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Toads on roads

Ecology, Landmark news

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The Landmark ecologists are out volunteering again, this time with the Avon Reptile and Amphibian Group (ARAG), helping to rescue toads from the path of vehicles on roads during their annual migration to their ancestral breeding ponds.

At this time of year, toads and other amphibians emerge from hibernation and make their way back to their breeding ponds.  Unfortunately, large numbers of toads are killed on roads each year whilst making this journey. A recent study has investigated the role of road traffic in the dramatic drop in numbers of common toads at three ponds in Cambridgeshire. The study concluded that unsustainable road mortality was likely to be the main reason for the declines and near extinctions of toad populations centred on those ponds (Cooke, 2011).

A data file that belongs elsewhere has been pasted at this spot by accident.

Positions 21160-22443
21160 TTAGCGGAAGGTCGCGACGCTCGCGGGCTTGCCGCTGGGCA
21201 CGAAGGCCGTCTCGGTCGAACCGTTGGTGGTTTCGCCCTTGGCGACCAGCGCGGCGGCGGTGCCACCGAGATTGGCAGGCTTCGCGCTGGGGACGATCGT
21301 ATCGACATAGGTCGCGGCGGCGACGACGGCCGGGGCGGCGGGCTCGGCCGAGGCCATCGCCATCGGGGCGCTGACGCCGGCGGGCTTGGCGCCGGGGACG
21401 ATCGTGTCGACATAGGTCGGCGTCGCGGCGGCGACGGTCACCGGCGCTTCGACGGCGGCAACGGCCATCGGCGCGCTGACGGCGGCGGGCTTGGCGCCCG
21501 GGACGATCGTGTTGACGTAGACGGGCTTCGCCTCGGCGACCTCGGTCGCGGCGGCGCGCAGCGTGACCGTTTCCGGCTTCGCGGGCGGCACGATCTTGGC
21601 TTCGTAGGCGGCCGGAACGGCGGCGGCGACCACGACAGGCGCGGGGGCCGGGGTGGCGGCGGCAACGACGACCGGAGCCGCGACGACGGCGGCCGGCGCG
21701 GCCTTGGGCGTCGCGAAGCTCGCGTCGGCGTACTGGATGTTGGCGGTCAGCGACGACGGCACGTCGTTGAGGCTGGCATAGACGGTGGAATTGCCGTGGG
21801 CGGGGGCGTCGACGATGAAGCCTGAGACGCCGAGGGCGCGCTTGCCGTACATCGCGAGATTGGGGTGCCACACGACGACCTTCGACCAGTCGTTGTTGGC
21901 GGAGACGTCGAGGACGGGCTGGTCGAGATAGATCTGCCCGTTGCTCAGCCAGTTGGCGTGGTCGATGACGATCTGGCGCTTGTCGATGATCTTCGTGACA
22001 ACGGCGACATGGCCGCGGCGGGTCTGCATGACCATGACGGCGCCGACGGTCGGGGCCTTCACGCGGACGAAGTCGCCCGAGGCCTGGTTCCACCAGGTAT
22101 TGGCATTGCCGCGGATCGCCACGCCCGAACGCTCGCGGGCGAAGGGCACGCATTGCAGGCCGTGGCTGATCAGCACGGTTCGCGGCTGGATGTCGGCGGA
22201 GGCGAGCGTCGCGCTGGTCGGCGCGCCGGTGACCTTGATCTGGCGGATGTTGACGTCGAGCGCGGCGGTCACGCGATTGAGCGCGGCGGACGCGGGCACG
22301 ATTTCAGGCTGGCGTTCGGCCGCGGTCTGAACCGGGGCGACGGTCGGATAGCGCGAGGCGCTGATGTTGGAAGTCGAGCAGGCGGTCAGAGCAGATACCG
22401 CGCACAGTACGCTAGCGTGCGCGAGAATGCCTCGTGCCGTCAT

Toad Patrols have been set up across the country at known migration areas where volunteers help the toads cross the roads safely to their breeding pond. You may have seen us on Ridgeway Road in Fishponds, Bristol and at Chew Valley Lake, just south of Chew Stoke.  We are the people patrolling the road verges at dusk, armed with buckets, high visibility jackets and torches!

If you think you could spare a few hours in the evening to help these warty but nonetheless charming animals then check the Froglife website to see if there is a patrol near you.